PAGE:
The purpose of academic, according to one popular EFL textbook, is "to inform, to persuade, or to entertain." This misses the mark entierly.
Academic writing is knowledge creation, which is a group process among peers in a certain intellectual field. The members of this group are not sitting around 'entertaining' each other; they are arguing about the solution to a current problem of some importance.
Academic writing means, above all, entering that conversation.
💬 In this week’s issue:
- They Say / I Say. This phrase captures the single most important rhetorical move in academic writing. For your writing to be valuable, it must be brought into conversation with the ideas of others in your field.
- Much ado about ChatGPT. Five weeks ago OpenAI released a chatbot that can write an essay in under 10 seconds. Teachers are worried.
- Less is more. You don't need 3 sentences to express a single idea. Flaubert put it best: "Sentences must stir in a book like leaves in a forest, each distinct from each despite their resemblance."
🗣️ Entering the Conversation
Teachers of academic writing tend to place too much emphasis on grammar and mechanics, as though academic writing is just a matter of saying simple things in complex language.
The reason I love the book They Say, I Say: The Moves That Matter in Academic Writing is that it flips this approach on its head.
Moving our attention away from language forms to the functions of academic writing, this book–written by Gerald Graff, the former head of the Modern Languages Association and professor of English at the University of Chicago–emphasizes the importance of not only expressing your ideas ("I say") but of presenting those ideas as a response to some other person or group ("they say").
"The best academic writing," according to Graff...
...has one underlying feature: it is deeply engaged in some way with other people's views. Too often, however, academic writing is taught as a process of saying "true" or "smart" things in a vacuum, as if it were possible to argue effectively without being in conversation with someone else.
Check out my full review of They Say, I Say→
A few key points:
- "Why are you telling me this?" If you fail to identify the views that you're responding to, your own argument won't have a point. For your writing to be valuable, it needs to attempt to solve a problem. (The word 'essay' derives from the French word for 'to try, attempt.')
- 'State Your Own Ideas As a Response to Others: A fact means very little on its own. The best way of identifying the value of your writing is by summarizing what others say and then using it to set up your point.
- Who Are "They?": When you identify a "they" - that is, the people to whom your writing responds - you let the reader know which conversation you're entering into. This might be someone with whom the reader agrees or disagrees. "The important thing," notes Graff et al., "is that the 'they'... represent some wider group with which readers might identify."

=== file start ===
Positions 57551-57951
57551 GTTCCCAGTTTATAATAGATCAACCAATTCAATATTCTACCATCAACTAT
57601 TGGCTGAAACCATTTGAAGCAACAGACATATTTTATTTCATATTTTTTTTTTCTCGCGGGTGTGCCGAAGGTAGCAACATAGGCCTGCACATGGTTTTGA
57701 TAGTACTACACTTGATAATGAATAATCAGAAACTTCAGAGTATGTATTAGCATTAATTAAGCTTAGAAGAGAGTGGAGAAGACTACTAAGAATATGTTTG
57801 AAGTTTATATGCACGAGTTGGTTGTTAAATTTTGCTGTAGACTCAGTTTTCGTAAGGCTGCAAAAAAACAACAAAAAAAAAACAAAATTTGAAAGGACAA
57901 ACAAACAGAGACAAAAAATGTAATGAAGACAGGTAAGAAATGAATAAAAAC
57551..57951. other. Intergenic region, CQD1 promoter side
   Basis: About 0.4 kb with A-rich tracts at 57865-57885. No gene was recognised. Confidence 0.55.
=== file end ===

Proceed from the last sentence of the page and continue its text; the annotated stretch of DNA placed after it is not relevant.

For a full overview, check out my review of They Say, I Say→
🧑💻 Latest Writing Tips
- The worst opening lines for essays (according to professors).
- Guidelines & guidance for science writers from Carl Zimmer, author of 14 popular science books and professor at Yale University.
- Five weeks ago, OpenAI released ChatGPT, an impressive chatbot capable of producing everything from from poetry to high school term papers. Teachers have been worried.
- Now there's an app to detect whether an essay was written by ChatGPT. (That means AI is both writing the essays and reading them.)
- There are better ways to detect AI-based plagiarism, however. I Graded an Essay Written by AI.
🧑🏫 Writing Tutorial
In this week's writing tutorial I provide feedback on a short paper about digital marketing submitted by an intermediate EFL learner.
Fortunately, this paper doesn't feature many grammatical mistakes, which allows us to dive into a few common issues about logical development and flow.
Watch the Writing Tutorial→
A few key points:
- The Uneven-U. A helpful model for paragraph organization originally presented in Eric Hayot's The Elements of Academic Style: Writing for the Humanities
- Reader Expectations. The topic sentence makes a promise to the reader about the ideas that will follow. Make sure the rest of the paragraph delivers on that promise.
- Information such as... One of the hardest aspects of English is the concept of uncountability: the idea that you can count things like reports and newspapers but not research and news. Because there are no individual instances of uncountable nouns, it doesn't make sense to provide examples of them with like or such as.
For a full overview, check out the full video →
💬 Well Put
The last words in a sentence linger briefly in short-term memory to help the reader see the connection between two successive sentences.
In the biz we call it "the stress position" – the information at the end of the sentence receives the emphasis. One principle of effective writing style is to make this stressed information link up with that in the beginning of the subsequent sentence.
This pattern of information organization, in which new information is introduced at the end of a sentence and mentioned/given information is placed at the front, is known as the given→new contract and, as cognitive scientist Steven Pinker explains, it helps the reader integrate new information.
It's good cognitive psychology: people learn by integrating new information into their existing web of knowledge. They don't like it when a fact is hurled at them from out of the blue and they have to keep it levitating in short-term memory until they find a relevant background to embed it in a few moments later.
Quotes resurfaced via ReadWise.
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